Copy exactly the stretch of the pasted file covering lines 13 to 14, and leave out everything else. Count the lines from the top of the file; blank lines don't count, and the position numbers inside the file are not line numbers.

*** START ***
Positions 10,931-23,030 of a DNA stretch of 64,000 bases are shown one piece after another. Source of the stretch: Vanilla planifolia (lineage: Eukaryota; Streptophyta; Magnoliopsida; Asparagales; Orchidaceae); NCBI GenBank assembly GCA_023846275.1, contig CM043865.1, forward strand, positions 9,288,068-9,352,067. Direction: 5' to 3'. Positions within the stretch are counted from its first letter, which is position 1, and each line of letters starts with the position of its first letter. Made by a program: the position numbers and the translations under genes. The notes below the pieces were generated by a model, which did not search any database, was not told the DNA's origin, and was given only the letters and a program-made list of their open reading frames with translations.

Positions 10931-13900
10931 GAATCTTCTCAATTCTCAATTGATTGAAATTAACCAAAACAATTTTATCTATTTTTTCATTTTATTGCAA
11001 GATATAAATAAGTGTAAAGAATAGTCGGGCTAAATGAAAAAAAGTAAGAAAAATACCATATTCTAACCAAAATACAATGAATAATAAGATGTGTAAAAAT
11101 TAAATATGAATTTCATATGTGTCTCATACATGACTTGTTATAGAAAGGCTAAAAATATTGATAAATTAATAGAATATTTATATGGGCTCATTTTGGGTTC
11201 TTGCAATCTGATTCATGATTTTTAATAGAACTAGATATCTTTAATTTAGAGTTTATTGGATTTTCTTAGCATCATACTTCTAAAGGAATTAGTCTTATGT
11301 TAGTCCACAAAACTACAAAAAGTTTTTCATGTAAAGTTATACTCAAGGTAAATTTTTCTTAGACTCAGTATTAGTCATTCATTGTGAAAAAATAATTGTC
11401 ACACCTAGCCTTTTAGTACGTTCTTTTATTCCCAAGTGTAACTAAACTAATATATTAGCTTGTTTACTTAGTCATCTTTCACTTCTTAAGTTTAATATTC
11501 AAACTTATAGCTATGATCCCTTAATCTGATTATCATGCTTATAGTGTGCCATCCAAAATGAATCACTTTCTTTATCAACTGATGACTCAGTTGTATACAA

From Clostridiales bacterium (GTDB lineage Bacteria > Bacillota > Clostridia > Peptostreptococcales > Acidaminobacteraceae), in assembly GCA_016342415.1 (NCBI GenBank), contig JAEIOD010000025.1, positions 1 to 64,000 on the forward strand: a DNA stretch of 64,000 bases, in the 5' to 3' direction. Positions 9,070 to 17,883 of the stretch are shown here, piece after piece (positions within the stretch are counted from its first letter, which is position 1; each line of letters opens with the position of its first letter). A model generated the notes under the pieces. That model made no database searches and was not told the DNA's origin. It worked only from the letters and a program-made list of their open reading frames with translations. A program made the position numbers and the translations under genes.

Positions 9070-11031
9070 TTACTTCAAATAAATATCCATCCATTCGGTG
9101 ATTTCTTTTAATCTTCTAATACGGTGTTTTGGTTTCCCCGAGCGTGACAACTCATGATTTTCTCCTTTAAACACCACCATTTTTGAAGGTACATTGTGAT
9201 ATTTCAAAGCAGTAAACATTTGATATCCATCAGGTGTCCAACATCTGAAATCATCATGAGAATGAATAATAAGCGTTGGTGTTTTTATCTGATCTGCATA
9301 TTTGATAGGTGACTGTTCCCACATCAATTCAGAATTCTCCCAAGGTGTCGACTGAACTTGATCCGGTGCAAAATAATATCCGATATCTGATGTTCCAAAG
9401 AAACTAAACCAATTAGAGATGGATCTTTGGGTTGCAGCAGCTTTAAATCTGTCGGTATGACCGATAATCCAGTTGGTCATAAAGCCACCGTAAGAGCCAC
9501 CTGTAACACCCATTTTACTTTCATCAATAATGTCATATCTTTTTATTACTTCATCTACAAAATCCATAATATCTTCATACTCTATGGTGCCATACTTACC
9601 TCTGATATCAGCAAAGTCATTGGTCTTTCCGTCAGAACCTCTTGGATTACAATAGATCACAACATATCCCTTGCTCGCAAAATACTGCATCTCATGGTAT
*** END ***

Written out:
9101 ATTTCTTTTAATCTTCTAATACGGTGTTTTGGTTTCCCCGAGCGTGACAACTCATGATTTTCTCCTTTAAACACCACCATTTTTGAAGGTACATTGTGAT
9201 ATTTCAAAGCAGTAAACATTTGATATCCATCAGGTGTCCAACATCTGAAATCATCATGAGAATGAATAATAAGCGTTGGTGTTTTTATCTGATCTGCATA